Safety and tolerability are fundamental to conclusions about the effectiveness of cancer therapies, including comparative effectiveness. The standard lexicon for reporting adverse events (AEs) in NCI-sponsored clinical trials is the Common Terminology Criteria for Adverse Events (CTCAE), now in version 5. 10% of the more than 800 adverse events listed in the CTCAE are symptoms, and thus are amenable to self-reporting. There is evidence that the validity of symptom reports may be eroded when filtered through clinicians and other research staff. Moreover, staff-based AE reporting occurs at clinic visits, and thus AEs occurring between visits may be missed. Real-time ascertainment of symptomatic adverse events using patient-reported outcomes (PROs) can improve the precision and reproducibility of adverse event reporting.
Developed to complement standard toxicity reporting using the CTCAE, the US National Cancer Institute's PRO-CTCAE Measurement System allows patient self-reporting of the frequency, severity, interference or presence/absence of symptomatic adverse events.
The PRO-CTCAE Item Library (PDF, 136 KB) allows for self-reporting by patients older than age 17, and includes 124 items representing 78 symptomatic toxicities. The PRO-CTCAE Item Library has been linguistically validated in more than 30 languages.
The pediatric module includes 130 items representing 62 symptomatic toxicities, and permits self-reporting by children and adolescents ages 7-17 years (Ped-PRO-CTCAE™ (PDF, 135 KB) ) or caregiver-reporting for children younger than 7 years of age (Ped-PRO-CTCAE™[Caregiver] (PDF, 135 KB) ). Ped-PRO-CTCAE and Ped-PRO-CTCAE [Caregiver] were validated in the US and are currently available in English; additional languages are in development.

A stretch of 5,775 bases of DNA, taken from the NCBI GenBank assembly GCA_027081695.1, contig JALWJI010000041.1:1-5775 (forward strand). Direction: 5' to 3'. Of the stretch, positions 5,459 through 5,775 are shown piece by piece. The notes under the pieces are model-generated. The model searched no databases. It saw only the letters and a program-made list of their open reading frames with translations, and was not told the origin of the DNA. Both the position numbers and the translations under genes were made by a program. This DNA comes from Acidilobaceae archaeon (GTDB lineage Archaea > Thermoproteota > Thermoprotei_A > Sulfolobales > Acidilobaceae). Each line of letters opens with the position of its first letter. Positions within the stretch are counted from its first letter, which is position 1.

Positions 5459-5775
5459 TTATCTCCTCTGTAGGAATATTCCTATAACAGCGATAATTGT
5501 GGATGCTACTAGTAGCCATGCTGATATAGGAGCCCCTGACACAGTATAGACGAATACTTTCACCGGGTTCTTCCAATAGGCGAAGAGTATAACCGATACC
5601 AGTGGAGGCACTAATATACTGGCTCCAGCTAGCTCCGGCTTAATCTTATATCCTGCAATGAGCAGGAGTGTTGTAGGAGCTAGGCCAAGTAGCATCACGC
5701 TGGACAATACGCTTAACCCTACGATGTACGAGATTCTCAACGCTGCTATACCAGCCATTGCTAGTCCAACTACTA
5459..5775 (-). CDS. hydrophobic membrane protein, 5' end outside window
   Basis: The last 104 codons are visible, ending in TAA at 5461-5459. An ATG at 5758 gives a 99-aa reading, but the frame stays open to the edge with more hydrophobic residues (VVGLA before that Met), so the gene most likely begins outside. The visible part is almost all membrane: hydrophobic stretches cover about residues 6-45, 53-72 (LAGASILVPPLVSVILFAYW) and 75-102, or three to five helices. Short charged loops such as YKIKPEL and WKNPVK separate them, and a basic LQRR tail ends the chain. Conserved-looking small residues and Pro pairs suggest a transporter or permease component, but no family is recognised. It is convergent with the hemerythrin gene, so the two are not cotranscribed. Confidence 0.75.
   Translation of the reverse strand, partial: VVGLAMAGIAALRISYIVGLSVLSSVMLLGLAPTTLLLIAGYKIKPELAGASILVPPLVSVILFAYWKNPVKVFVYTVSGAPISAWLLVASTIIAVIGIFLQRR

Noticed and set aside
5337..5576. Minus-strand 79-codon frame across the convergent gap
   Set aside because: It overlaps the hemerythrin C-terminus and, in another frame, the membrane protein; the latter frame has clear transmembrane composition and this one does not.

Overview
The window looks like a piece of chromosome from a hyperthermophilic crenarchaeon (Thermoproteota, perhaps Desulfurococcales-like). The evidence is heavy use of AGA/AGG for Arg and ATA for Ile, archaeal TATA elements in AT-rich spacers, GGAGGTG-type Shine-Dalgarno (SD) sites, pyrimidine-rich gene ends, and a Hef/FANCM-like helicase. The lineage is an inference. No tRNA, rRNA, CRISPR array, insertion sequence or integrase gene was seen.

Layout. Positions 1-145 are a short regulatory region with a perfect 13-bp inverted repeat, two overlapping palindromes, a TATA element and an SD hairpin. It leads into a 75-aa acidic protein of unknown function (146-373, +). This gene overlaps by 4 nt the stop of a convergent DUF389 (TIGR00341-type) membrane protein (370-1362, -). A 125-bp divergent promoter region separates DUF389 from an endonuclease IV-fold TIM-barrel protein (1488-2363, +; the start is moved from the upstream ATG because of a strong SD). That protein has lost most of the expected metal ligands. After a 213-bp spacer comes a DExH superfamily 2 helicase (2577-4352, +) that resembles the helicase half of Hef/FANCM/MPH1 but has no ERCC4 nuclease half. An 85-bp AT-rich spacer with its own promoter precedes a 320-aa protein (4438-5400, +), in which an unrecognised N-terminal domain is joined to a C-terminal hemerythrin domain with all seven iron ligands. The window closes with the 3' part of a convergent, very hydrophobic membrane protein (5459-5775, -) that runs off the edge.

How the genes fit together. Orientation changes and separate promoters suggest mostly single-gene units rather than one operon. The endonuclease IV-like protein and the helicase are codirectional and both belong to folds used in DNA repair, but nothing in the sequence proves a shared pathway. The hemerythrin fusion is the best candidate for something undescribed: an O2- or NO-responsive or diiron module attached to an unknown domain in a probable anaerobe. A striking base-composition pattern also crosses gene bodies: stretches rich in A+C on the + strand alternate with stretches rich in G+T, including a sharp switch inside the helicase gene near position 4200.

Capturing symptomatic toxicity can be challenging since the onset and character of adverse events varies within and across trials based on the distinct, on- and off-target toxicity profile of a specific therapy or regimen. Thus, the approach to measuring symptomatic toxicity must be flexible within and across studies.
The National Cancer Institute's PRO-CTCAE Measurement System was developed as a companion to the CTCAE and offers a systematic yet flexible approach to capture symptomatic adverse events in trials of new cancer therapies. PRO-CTCAE permits self-reporting by individuals across the developmental spectrum and accommodates diverse linguistic preferences. It is not intended to be used as a stand-alone patient-reported outcome (PRO), or to be included in every trial.
The current standard for grading and reporting all adverse events (AEs) in cancer clinical trials, including symptomatic AEs, is clinician grading using the CTCAE. At the same time, data captured using the PRO-CTCAE Measurement System can provide information about symptomatic adverse events during and following cancer treatment that is valuable to patients, their clinicians, trial sponsors, and regulators. It may also contribute to determinations of benefit and harm at the study level and improve our overall understanding of treatment tolerability.